“Like a broken bulb”
“The few events that happen nowadays are comparable to having a broken bulb on your car’s driving lights,” Nikora smiles knowing that Kola NPP’s Deputy Chief Engineer Sergei Vasiliev, sitting beside him will correct his comparison. “Like a broken flasher,” Vasiliev says.

“Our priority, safety,” reads the slogan over the main entrance that meets the workers entering the nuclear power plant. “We have implemented several measures after the Fukushima accident. Including a theoretical scenariomodel on how to cope with a earthquake and tsunami,” explains Nikora. A tsunami striking Kola nuclear power plant sounds unlikely. The nearby Lake Imandra, from where the reactors get their cooling, has a maximum depth of 67 meters. What the nuclear industry eventually learned from the 2011 tsunami in Japan is to prepare for the unlikely.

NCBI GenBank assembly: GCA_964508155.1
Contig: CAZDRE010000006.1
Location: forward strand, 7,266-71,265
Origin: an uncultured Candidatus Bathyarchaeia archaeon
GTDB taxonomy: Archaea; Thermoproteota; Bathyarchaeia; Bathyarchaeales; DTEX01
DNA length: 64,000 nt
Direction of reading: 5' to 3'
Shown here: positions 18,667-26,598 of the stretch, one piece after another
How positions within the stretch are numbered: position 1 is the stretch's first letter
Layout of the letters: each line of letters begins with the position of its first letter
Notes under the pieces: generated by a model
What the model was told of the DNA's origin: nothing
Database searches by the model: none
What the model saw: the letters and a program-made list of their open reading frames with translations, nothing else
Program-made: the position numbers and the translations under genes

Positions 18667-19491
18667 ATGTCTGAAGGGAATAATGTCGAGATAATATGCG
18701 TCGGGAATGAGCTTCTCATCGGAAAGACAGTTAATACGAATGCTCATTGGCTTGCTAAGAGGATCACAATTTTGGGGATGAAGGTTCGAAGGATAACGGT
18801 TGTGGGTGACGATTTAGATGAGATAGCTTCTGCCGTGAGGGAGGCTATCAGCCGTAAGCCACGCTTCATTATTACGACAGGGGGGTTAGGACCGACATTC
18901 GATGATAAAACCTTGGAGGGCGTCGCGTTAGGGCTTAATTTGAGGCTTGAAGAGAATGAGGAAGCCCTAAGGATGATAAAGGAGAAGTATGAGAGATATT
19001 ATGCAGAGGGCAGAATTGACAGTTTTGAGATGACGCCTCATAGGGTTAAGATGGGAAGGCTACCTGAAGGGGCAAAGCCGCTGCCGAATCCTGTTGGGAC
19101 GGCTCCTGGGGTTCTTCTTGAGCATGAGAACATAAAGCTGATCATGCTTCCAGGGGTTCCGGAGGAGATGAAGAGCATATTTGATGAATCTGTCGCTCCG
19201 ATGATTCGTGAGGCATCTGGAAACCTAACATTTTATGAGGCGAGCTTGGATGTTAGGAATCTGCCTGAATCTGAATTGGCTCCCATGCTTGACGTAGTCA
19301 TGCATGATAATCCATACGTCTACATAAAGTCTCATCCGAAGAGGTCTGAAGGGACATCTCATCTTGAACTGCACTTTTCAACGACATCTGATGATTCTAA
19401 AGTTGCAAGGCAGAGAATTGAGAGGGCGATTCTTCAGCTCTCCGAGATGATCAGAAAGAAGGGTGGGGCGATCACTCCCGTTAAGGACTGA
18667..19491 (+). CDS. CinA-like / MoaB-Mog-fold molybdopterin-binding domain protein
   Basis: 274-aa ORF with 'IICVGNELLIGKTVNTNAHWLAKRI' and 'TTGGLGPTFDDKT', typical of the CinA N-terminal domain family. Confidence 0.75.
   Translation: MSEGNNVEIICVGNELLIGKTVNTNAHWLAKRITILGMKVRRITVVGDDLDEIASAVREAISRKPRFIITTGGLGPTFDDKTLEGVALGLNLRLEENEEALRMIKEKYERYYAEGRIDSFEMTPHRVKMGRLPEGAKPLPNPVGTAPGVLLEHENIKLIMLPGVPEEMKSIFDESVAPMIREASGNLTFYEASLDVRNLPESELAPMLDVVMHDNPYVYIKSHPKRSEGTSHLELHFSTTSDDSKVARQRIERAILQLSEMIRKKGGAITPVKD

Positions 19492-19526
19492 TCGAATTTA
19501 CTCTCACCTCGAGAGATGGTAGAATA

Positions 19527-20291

One of the most comprehensive measures taken at Kola NPP is physical protection to avoid terrorism. “You understand I can’t go in detail on those measures,” says Sergei Vasiliev. The visible part of his words is the barbed wire fences wherever you turn around and look outside the buildings. The armed guards at the check-point on the entrance road to the plant is another example of physical protection you didn’t see in the early 90ies. Those days, it was possible to drive your private car uninterrupted straight to the entrance door. 

Trout a La nucléaire
The canals with cooling water from Kola NPP flow out in Lake Imandra a few hundred meters from the plant. With temperatures seven to ten degrees Celsius warmer than the lake water, you simply can’t find a more suitable place to locate a fish farm. Dubiously, however, that the restaurants selling the fish highlight in their menus “Trout from the cooling water of a nuclear power plant.” Maybe with one exception; the cantina at Kola nuclear power plant serves trout from the fish farm. It tasted delicious!